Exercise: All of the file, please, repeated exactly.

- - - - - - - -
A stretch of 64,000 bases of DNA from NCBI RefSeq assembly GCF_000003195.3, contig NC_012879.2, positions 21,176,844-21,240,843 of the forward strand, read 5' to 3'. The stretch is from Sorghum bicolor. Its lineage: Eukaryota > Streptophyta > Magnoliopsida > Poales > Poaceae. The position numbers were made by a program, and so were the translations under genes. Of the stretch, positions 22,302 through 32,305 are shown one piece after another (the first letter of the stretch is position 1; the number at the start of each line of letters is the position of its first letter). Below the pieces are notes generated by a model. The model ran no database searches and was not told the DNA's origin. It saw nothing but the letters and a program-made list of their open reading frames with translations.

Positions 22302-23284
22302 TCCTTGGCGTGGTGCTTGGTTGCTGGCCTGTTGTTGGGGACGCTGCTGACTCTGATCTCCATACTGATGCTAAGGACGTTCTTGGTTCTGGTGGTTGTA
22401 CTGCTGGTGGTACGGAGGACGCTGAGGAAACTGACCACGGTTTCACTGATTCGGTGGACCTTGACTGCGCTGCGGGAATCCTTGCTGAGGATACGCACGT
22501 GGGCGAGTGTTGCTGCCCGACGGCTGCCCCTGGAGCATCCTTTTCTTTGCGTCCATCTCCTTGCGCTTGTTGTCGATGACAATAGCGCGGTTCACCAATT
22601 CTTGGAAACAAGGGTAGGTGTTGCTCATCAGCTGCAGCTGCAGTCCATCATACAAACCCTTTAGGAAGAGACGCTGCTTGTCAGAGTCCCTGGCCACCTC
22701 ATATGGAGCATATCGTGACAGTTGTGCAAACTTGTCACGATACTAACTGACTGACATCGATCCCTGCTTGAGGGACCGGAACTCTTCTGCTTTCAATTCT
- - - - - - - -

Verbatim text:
A stretch of 64,000 bases of DNA from NCBI RefSeq assembly GCF_000003195.3, contig NC_012879.2, positions 21,176,844-21,240,843 of the forward strand, read 5' to 3'. The stretch is from Sorghum bicolor. Its lineage: Eukaryota > Streptophyta > Magnoliopsida > Poales > Poaceae. The position numbers were made by a program, and so were the translations under genes. Of the stretch, positions 22,302 through 32,305 are shown one piece after another (the first letter of the stretch is position 1; the number at the start of each line of letters is the position of its first letter). Below the pieces are notes generated by a model. The model ran no database searches and was not told the DNA's origin. It saw nothing but the letters and a program-made list of their open reading frames with translations.

Positions 22302-23284
22302 TCCTTGGCGTGGTGCTTGGTTGCTGGCCTGTTGTTGGGGACGCTGCTGACTCTGATCTCCATACTGATGCTAAGGACGTTCTTGGTTCTGGTGGTTGTA
22401 CTGCTGGTGGTACGGAGGACGCTGAGGAAACTGACCACGGTTTCACTGATTCGGTGGACCTTGACTGCGCTGCGGGAATCCTTGCTGAGGATACGCACGT
22501 GGGCGAGTGTTGCTGCCCGACGGCTGCCCCTGGAGCATCCTTTTCTTTGCGTCCATCTCCTTGCGCTTGTTGTCGATGACAATAGCGCGGTTCACCAATT
22601 CTTGGAAACAAGGGTAGGTGTTGCTCATCAGCTGCAGCTGCAGTCCATCATACAAACCCTTTAGGAAGAGACGCTGCTTGTCAGAGTCCCTGGCCACCTC
22701 ATATGGAGCATATCGTGACAGTTGTGCAAACTTGTCACGATACTAACTGACTGACATCGATCCCTGCTTGAGGGACCGGAACTCTTCTGCTTTCAATTCT